The cloud offering is fast becoming the 'excuse the pun' it word in IT. Smartphones, tablets and other gadgets aren't just changing the way we live and work. They are shaking up Silicon Valley's balance of power and splitting up businesses. Long-established companies such as Hewlett-Packard and eBay are scrambling to regain their footing to compete against mobile-savvy trendsetters like Apple and Google, as well as rising technology stars that have built businesses around "cloud computing".
That term covers a swath of internet-driven services that shifted technology from the days software users paid a one-time fee to buy and install programs on individual machines where they also stored all their data on hard drives. But with the advent of the "cloud", people can now rent software to use over the internet.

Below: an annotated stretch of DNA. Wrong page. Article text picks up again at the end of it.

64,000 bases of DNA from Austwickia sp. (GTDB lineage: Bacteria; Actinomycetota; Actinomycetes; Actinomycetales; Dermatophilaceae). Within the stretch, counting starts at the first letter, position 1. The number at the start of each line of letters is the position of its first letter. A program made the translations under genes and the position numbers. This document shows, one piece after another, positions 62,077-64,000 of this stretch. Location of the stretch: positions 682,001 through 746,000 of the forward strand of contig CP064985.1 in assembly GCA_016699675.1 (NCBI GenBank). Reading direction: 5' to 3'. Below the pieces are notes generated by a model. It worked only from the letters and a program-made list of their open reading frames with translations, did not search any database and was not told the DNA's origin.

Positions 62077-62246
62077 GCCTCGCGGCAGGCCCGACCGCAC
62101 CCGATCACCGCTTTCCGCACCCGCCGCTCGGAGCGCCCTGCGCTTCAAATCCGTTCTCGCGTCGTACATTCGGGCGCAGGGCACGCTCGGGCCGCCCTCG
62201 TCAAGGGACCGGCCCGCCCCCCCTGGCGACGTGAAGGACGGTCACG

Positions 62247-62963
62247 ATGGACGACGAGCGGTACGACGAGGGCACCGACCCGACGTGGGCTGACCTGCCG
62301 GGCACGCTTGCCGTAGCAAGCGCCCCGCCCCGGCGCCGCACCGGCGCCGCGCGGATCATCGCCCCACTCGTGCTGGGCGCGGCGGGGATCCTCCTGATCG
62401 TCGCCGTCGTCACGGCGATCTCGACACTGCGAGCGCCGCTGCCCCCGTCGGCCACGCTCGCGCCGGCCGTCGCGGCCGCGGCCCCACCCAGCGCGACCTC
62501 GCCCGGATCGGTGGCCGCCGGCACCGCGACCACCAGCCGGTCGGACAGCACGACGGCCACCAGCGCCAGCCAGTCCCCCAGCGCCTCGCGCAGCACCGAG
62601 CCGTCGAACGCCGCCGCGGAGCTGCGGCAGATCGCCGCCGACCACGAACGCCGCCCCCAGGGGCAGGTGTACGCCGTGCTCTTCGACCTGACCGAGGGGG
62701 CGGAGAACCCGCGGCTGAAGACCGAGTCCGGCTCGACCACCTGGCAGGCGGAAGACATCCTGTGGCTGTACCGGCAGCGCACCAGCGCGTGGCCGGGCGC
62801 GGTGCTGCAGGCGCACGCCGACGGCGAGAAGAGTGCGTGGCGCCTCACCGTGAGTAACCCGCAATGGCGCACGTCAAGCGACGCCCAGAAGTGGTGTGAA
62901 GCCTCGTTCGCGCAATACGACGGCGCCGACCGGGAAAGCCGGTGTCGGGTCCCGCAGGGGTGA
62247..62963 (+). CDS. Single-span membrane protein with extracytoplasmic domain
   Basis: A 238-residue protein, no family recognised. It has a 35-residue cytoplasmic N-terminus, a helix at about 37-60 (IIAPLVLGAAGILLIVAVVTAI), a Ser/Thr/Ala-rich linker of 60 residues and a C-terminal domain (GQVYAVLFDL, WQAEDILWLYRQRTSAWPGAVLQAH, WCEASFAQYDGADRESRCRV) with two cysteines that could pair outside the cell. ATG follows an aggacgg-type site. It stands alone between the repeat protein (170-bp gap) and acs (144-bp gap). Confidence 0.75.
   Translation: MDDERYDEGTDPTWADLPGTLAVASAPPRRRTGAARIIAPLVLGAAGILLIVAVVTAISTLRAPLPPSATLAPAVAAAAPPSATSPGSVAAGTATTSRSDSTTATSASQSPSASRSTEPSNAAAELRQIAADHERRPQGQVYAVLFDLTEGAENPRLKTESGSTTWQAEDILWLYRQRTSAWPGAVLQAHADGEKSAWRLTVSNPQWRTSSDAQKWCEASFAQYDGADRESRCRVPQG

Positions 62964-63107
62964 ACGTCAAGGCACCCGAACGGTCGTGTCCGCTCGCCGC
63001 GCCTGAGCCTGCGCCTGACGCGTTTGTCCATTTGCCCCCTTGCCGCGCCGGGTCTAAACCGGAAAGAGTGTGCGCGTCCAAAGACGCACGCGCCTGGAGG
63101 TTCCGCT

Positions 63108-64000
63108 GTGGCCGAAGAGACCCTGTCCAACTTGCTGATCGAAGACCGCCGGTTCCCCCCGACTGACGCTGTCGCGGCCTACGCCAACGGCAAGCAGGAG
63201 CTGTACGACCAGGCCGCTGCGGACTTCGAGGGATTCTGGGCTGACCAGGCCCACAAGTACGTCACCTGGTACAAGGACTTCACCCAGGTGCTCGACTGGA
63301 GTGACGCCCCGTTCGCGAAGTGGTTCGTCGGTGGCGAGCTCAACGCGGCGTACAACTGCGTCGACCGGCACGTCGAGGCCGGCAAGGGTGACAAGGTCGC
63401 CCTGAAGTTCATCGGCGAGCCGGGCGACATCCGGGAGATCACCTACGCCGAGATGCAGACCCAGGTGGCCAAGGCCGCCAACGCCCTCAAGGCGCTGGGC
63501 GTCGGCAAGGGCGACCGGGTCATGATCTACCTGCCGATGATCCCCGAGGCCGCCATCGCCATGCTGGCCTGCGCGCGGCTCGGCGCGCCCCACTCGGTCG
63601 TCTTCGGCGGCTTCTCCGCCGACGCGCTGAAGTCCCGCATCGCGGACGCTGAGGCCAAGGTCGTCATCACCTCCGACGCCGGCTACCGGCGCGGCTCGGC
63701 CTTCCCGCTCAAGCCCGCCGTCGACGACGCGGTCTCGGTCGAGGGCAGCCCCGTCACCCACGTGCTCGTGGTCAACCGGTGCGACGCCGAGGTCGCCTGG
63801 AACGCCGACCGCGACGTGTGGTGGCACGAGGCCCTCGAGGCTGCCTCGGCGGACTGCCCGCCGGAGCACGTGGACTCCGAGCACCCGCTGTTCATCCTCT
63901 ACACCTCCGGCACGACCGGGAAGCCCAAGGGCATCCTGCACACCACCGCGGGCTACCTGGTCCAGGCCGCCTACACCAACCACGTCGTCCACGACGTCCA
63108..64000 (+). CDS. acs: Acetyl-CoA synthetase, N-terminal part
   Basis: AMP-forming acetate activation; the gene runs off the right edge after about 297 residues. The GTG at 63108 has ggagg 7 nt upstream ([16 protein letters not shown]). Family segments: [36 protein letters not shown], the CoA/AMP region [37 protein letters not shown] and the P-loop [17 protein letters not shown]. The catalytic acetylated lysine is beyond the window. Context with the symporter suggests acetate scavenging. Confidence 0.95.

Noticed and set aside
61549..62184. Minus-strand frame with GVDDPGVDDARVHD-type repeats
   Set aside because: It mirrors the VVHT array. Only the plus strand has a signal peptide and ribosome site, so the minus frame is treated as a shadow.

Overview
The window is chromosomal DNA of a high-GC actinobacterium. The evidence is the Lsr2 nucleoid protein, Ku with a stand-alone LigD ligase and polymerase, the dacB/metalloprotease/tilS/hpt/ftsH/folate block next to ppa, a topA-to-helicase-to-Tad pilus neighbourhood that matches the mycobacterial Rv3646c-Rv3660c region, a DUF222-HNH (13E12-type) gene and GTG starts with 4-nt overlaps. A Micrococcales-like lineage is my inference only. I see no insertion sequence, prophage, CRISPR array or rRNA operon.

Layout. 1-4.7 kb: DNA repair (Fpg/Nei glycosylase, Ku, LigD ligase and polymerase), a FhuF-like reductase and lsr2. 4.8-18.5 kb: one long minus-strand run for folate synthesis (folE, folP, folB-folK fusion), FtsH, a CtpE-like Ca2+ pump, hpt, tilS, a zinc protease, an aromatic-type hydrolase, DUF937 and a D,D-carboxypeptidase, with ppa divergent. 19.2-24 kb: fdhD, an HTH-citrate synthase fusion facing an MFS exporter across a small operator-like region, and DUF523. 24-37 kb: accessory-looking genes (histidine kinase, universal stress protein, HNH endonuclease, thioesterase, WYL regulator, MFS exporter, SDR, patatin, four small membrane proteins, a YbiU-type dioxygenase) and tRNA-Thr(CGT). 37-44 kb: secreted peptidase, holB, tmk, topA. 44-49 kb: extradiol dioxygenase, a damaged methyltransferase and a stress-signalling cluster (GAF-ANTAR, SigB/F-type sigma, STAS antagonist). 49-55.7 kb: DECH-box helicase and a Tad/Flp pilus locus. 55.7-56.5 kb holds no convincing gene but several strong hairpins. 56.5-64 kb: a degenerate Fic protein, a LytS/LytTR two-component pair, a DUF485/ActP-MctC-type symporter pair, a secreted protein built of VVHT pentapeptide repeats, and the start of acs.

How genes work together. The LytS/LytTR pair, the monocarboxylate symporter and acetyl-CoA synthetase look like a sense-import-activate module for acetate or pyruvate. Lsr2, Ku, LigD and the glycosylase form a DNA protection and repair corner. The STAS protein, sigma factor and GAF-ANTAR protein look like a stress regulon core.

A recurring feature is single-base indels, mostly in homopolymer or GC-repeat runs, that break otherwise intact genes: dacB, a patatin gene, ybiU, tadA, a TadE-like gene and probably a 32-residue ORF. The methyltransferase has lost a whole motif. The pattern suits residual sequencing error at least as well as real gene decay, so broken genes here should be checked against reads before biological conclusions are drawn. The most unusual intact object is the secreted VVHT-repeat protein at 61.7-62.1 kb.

This enables customers to access documents, pictures and other vital information from any kind of internet-connected device, a convenience that has become a necessity during the past few years as people increasingly rely on smartphones and tablets instead of laptop and desktop computers.
Business software makers such as Salesforce.com, VMware and Workday built their entire business models around the cloud. All have delivered revenue growth that turned their stocks into hot commodities.
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